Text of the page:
Frontman/guitarist Luke Fairchild is a gnarly motherfucker when you put him in front of a mike. The seasoned musician, who has charmed crowds before in such stellar acts as White Dynamite and Sparkles, is now allied with equally formidable musicians drummer Devin Rogers (of Munimula) and bassist Joe Ramirez (another ex-Whitey). The trio commands the stage with a vehemence that induces riotous fist-raising and metal finger salutations. Like Bad Brains filtered through an Eyehategod guitar pedal, Kingdom is the perfect blend of super-heavy rock and energetic punk. Barely a year old, the Denver-based outfit has cultivated an ardent following of metalheads, hardcore kids, scenesters and rock snobs alike. Enter the Kingdom.
Pee Pee. It's hard to say out loud without giggling even a little bit. It's like a recession back to grade-school vernacular, and it's absolutely the silliest combination of two monosyllabic words since "wee wee." But who needs a clever, well-thought-out band name anyway? This Denver-based assembly of friends makes beautiful music that doesn't need to be weighed down by pretentious metaphorical bullshit. Pee Pee is an aural amalgamation of everything from horns and acoustic guitars to theremins and saws (yes, saws). Alongside sweet lullabied compositions, the ragtag orchestra often improvs on stage, resulting in down-home folk-rock jamborees that make show-goers gladly squeal for more Pee Pee.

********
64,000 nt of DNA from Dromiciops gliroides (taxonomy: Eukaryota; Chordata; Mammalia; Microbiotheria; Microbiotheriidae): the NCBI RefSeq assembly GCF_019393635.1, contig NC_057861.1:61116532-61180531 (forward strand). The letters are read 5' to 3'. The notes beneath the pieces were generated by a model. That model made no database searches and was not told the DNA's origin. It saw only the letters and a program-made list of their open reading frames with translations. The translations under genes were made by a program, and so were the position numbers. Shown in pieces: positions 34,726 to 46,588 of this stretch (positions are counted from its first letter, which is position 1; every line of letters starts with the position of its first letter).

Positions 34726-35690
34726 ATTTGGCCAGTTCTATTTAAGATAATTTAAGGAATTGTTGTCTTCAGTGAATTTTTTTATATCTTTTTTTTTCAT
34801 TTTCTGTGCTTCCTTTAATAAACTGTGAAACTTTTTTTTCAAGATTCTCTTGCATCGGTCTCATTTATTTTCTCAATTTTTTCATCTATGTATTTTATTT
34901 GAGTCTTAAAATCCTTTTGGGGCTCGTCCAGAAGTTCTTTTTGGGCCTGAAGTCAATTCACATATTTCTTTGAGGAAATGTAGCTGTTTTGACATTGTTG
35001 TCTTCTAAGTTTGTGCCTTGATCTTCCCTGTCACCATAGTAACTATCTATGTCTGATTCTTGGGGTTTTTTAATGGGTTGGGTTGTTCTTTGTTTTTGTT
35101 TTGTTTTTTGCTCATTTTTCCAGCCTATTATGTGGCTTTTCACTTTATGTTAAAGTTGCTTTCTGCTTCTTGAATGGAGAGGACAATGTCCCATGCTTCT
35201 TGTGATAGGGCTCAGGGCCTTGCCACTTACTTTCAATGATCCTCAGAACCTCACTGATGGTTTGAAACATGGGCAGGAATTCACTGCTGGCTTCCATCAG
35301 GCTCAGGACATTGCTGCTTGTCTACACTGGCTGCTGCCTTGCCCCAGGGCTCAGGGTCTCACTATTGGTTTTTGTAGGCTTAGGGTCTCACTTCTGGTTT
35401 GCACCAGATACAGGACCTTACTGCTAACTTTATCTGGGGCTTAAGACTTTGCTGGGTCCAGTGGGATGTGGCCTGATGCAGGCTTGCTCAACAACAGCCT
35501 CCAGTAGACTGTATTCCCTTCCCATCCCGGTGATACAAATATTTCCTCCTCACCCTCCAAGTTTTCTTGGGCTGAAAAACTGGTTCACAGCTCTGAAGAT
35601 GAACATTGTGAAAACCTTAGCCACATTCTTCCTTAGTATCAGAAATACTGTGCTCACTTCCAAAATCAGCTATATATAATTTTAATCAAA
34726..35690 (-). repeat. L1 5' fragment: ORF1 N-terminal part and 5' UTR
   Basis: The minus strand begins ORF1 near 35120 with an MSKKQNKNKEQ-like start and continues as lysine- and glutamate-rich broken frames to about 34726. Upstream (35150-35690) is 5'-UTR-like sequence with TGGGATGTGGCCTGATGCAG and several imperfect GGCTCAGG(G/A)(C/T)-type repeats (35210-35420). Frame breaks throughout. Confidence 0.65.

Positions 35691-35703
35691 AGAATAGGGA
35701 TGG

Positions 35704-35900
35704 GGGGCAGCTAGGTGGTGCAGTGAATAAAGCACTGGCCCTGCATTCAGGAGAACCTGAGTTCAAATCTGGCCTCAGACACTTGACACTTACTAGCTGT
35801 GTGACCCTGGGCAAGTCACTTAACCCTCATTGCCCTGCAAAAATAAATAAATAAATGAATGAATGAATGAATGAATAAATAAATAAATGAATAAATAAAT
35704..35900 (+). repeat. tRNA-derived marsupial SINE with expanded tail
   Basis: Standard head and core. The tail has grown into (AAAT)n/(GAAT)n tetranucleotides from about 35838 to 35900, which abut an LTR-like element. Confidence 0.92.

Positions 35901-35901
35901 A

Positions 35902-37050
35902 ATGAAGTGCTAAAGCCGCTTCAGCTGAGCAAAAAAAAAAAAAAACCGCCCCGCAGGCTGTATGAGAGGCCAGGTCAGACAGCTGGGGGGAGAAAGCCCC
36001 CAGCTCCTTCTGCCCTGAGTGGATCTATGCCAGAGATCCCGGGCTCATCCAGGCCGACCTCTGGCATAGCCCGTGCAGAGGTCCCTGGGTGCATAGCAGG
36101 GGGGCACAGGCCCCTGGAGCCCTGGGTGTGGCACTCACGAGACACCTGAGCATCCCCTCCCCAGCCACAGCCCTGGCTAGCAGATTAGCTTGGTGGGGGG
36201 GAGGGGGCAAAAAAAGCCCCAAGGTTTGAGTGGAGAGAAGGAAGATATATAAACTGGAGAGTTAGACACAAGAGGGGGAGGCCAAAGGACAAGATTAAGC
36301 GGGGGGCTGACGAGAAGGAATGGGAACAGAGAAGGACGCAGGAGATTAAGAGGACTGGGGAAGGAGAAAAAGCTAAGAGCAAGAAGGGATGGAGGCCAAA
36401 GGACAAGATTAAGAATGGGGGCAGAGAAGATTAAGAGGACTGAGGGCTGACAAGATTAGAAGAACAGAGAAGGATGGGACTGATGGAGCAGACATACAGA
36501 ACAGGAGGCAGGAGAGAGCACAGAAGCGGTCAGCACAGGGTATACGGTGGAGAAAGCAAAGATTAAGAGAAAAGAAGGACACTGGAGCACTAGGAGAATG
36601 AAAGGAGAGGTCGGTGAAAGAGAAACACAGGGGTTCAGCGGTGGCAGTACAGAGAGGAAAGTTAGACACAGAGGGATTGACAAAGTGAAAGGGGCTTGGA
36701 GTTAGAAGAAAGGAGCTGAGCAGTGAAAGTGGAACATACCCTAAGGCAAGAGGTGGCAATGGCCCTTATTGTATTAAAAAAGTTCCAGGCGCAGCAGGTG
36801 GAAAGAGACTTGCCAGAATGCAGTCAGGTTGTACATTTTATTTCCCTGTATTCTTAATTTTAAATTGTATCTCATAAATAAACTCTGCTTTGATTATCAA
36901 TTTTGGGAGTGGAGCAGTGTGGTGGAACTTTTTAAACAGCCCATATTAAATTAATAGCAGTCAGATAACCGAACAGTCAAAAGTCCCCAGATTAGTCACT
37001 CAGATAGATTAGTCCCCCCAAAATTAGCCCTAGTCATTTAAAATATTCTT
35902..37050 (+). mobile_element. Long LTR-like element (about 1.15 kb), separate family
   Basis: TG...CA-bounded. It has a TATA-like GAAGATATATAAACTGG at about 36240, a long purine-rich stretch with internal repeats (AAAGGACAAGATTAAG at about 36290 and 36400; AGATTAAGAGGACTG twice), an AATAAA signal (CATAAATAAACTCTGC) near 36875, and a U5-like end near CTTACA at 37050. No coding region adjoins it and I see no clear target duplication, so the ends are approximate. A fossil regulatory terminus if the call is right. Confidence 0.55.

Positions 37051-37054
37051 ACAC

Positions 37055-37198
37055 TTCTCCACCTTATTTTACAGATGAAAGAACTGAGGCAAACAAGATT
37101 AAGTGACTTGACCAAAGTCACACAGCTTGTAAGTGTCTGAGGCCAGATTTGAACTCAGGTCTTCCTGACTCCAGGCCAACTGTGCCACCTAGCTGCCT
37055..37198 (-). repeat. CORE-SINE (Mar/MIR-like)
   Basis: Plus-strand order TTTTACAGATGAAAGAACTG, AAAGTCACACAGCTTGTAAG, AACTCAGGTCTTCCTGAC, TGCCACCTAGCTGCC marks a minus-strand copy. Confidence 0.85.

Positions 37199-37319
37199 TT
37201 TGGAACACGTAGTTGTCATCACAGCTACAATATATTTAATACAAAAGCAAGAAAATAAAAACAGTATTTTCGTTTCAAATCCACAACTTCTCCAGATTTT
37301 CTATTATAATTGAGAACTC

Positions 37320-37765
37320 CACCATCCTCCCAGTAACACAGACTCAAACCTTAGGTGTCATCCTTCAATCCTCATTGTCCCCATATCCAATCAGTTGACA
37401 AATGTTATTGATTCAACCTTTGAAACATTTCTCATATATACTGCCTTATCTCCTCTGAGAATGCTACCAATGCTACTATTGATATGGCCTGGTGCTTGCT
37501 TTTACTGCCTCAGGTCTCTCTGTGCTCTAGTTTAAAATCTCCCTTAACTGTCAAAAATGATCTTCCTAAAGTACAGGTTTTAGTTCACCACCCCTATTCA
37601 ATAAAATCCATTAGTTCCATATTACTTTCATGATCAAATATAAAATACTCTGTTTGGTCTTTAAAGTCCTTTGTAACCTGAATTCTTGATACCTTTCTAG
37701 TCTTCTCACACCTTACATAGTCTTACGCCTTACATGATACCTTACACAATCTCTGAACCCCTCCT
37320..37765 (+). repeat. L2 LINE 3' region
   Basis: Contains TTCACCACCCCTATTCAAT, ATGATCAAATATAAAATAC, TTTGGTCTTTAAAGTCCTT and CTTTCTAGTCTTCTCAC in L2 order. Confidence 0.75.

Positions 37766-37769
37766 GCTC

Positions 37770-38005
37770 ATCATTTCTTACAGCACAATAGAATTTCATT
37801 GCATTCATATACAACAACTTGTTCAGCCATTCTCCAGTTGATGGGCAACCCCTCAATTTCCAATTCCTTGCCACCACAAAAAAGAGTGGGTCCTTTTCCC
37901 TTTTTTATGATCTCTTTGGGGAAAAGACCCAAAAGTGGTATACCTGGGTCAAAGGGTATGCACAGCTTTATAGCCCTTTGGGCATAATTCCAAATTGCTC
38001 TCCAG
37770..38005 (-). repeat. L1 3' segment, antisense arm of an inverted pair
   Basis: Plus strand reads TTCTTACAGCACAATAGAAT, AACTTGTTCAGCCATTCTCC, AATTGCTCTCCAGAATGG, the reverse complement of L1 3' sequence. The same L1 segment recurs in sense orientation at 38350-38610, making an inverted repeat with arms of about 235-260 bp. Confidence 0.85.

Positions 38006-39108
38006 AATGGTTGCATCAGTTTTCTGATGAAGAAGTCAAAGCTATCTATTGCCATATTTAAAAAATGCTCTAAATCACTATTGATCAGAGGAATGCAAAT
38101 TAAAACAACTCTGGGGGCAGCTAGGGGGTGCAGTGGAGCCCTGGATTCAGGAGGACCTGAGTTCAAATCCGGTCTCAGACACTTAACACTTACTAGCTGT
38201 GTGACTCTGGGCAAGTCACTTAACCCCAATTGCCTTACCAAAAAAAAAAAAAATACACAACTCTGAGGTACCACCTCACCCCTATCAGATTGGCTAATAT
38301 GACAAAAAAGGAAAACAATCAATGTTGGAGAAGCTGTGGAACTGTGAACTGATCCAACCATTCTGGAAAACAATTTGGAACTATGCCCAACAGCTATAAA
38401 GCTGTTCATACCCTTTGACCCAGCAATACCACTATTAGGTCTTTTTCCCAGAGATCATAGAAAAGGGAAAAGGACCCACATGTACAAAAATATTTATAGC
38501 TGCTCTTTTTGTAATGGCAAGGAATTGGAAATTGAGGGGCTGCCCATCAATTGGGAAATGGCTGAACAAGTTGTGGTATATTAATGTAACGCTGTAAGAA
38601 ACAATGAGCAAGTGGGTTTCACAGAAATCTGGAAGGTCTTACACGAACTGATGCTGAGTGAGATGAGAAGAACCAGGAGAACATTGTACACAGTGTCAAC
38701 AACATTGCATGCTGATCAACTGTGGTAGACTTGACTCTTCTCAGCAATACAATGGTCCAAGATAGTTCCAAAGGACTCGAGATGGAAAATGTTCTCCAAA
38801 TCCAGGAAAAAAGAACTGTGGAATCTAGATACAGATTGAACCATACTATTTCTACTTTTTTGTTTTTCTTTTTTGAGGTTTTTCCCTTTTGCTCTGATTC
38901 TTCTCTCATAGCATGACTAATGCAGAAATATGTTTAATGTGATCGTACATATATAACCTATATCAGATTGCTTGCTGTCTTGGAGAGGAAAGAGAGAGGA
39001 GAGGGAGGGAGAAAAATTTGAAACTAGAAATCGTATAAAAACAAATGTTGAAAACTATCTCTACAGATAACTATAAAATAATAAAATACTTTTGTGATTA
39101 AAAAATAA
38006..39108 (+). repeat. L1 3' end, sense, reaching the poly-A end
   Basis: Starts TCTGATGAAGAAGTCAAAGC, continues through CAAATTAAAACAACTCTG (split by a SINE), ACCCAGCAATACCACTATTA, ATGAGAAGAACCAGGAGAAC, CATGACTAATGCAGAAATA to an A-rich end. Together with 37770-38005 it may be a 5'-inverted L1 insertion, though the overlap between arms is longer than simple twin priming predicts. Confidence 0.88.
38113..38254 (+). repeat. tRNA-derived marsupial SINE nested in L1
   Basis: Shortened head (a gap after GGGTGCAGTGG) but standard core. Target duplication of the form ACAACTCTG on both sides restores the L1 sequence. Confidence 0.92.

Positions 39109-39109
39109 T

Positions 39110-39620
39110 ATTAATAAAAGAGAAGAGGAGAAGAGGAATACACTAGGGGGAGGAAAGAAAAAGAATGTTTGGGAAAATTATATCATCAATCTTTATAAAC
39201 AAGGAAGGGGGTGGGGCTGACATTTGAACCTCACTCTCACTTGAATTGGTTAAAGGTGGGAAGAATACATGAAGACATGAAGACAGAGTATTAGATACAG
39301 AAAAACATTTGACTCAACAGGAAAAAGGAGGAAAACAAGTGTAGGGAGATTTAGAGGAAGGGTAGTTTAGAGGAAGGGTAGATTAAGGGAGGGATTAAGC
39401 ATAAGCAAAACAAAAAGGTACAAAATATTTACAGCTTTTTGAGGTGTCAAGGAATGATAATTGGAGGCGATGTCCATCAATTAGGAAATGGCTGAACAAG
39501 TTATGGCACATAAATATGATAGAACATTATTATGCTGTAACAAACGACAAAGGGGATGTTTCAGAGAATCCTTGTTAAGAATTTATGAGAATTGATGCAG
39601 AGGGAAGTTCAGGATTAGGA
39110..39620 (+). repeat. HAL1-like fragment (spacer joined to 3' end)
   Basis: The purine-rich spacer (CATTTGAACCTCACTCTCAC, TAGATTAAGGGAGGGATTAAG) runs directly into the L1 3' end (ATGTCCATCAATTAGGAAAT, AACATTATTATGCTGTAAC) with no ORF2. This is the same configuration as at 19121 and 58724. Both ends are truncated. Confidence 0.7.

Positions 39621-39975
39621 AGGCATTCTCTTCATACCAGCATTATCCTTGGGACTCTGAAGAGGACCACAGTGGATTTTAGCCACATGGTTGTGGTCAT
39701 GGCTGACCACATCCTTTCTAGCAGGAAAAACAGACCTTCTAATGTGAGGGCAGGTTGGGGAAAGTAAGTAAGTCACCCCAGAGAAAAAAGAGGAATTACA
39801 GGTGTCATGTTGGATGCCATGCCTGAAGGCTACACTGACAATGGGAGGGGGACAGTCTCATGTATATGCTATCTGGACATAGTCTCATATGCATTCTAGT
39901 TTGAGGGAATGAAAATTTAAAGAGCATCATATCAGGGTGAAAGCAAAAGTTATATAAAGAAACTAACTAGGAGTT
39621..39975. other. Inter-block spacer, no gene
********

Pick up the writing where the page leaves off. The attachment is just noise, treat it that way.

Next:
At first glance, declaring Nathan & Stephen Denver's best new band looks like a misprint. But while Nathan McGarvey and Stephen Till initially began performing together as an acoustic duo, their project has blossomed into a bulging-at-the-seams nonet thanks to the addition of another seven players, including three (Jonathan, Matthew and Leanor) who share Stephen's last name. Moreover, another Till -- Anna -- contributes vocals to The Everyone E.P., which packs more hooky melodies into fifteen brief minutes than can be found in the average double album. Although tracks such as the aptly titled pop-gospel workout "Brothers & Sisters" and "Happier," replete with a chorus guaranteed to induce smiles, feature plenty of instrumentation (keyboards, brass and more), they are, at their base, rousing sing-alongs that brim with good feelings and camaraderie. No doubt these songs would charm in a stripped-down setting, too. Still, there's something to be said for a family affair.